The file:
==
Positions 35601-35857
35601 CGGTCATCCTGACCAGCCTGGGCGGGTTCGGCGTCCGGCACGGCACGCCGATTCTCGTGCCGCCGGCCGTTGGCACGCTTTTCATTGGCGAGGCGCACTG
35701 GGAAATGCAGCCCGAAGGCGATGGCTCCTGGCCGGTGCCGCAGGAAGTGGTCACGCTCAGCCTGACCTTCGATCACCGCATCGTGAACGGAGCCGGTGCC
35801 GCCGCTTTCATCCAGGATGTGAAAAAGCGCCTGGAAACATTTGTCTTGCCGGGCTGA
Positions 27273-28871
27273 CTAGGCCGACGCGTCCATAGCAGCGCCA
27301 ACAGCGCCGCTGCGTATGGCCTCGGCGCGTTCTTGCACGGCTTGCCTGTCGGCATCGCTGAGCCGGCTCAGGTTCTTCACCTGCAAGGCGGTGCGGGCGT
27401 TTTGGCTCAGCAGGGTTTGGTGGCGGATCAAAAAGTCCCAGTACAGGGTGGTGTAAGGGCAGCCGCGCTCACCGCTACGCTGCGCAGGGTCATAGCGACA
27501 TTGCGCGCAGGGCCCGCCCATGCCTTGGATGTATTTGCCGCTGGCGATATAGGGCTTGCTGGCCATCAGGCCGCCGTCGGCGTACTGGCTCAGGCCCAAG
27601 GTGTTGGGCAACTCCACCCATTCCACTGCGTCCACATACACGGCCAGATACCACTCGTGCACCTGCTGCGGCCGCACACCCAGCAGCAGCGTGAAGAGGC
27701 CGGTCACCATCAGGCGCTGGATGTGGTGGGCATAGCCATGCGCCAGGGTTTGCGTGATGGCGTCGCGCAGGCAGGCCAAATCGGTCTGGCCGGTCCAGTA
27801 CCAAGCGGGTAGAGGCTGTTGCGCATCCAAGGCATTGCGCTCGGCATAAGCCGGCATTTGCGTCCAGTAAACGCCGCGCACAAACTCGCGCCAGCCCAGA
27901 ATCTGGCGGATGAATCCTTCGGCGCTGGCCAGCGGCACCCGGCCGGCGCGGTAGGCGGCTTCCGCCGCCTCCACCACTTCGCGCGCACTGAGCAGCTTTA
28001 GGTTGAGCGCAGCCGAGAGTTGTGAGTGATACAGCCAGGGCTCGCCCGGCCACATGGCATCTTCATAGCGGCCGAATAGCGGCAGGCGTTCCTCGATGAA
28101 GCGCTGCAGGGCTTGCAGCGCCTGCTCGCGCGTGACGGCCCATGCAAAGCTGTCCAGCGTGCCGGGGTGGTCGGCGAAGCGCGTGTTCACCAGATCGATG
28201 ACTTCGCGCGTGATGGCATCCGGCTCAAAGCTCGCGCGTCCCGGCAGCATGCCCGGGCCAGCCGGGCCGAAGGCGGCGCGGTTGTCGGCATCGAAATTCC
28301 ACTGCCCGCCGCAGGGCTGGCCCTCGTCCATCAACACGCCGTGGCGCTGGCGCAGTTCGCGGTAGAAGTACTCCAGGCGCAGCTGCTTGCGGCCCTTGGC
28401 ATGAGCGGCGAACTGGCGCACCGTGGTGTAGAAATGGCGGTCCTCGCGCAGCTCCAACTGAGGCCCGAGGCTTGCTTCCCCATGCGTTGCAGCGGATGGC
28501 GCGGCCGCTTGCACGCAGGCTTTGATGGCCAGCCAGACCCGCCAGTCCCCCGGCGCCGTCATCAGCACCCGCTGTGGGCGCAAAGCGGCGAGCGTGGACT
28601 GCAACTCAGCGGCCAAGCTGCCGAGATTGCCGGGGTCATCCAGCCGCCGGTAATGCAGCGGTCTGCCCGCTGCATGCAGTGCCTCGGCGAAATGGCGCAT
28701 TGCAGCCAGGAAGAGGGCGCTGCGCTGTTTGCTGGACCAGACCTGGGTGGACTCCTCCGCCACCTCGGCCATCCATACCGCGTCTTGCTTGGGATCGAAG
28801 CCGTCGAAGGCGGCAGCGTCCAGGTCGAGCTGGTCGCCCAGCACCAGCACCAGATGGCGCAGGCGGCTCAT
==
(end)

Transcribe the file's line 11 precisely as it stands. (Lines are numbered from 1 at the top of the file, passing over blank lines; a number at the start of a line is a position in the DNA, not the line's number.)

27701 CGGTCACCATCAGGCGCTGGATGTGGTGGGCATAGCCATGCGCCAGGGTTTGCGTGATGGCGTCGCGCAGGCAGGCCAAATCGGTCTGGCCGGTCCAGTA